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Why Knowing the Music Matters by Jacqueline Ristola

Wednesday, January 30, 2013

Last semester the SAO had an incredible line-up of great artists, and I had the privilege to attend most of them. On a personal level, these concerts also proved to be the most fruitful concerts I’ve attended, not just because of the artist’s talent, but my own preparations for each concert were quite rewarding. I listened extensively to many of the latest albums of the performing artists, writing on much of what I heard as well. By processing the music this way, I had a much deeper grip on the content, and enjoyed the concerts much more.

As to why I enjoyed these concerts so much, I do believe knowing the music of an artist exponentially increases your enjoyment of a concert. I learned this the hard way last year, as I was not familiar with many of the artists, or their latest work. Some artists escape this difficulty with music that you comprehend more with your body: Cut Copy and their entourage of Washed Out and Midnight Magic taught me how to dance, plain and simple, and I am ever grateful. But beyond physicality, their music has the ability to unite a crowd of people rather easily. As often as pop is disparaged, good pop can connect people through music (and often dance) that can be incredibly difficult to do otherwise. In other words, knowing the words wasn’t a prerequisite for deeply enjoying the concert (though it could have saved me from some small embarrassments here and there.)

In contrast, Bruce Cockburn’s simple (acoustic guitar, with a few percussion accessories), but profoundly affecting set would probably have been more accessible to me if I had know his work better. Instead, I was hearing many of these lyrics for the first time, which means my brain is capturing the art on a technical level, but not a thematic level or otherwise. It also meant I wasn’t able to notice any stylistic innovations on his part.  In order to understand what the artist is doing differently, I would first need to know what their original work sounded like as well. In short, there’s so much I was missing in the concert that I could have enjoyed with a little more research and a lot of music listening.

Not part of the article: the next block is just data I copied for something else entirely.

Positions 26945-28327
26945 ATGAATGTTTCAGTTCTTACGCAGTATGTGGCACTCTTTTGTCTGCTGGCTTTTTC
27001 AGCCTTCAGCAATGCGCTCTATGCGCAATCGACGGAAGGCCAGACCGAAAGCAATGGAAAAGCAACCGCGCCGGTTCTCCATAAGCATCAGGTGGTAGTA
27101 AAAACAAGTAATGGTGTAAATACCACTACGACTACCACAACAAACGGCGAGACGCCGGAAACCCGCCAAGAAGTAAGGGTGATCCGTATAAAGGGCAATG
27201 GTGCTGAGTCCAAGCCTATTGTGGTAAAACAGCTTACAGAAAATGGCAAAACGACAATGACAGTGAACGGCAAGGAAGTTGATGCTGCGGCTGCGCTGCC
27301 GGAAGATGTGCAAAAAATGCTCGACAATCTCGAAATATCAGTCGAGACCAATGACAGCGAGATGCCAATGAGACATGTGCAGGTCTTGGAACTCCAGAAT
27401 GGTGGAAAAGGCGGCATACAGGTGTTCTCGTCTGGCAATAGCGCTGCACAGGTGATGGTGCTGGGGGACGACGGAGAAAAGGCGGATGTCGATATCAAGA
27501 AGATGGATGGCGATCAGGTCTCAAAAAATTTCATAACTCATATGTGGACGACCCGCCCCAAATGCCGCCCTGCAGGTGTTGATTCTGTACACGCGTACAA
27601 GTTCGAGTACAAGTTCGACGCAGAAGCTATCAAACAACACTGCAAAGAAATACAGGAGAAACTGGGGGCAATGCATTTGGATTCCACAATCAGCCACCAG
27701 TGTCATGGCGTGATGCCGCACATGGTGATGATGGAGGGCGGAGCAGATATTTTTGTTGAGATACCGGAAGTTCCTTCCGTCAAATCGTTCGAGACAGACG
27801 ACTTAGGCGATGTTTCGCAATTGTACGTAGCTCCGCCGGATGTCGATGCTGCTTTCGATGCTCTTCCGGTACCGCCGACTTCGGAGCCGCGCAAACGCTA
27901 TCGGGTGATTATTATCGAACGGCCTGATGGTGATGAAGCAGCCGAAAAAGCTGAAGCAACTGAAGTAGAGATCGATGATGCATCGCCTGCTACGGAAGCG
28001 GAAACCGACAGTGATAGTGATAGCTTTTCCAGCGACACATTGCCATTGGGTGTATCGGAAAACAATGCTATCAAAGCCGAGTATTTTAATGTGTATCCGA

In my experience, this semester has illustrated how knowing the music ultimately makes for a more engaged audience member. I nodded my head vicariously to mewithoutYou. I deeply appreciated how the lighting of “All the Rowboats” aesthetically complemented Regina Spektor’s song. I lost my voice from singing along to nearly every song by fun. Aside from physical presence (a whole other important aspect to live performance), being engaged leads to better enjoyment of a concert. I guarantee it.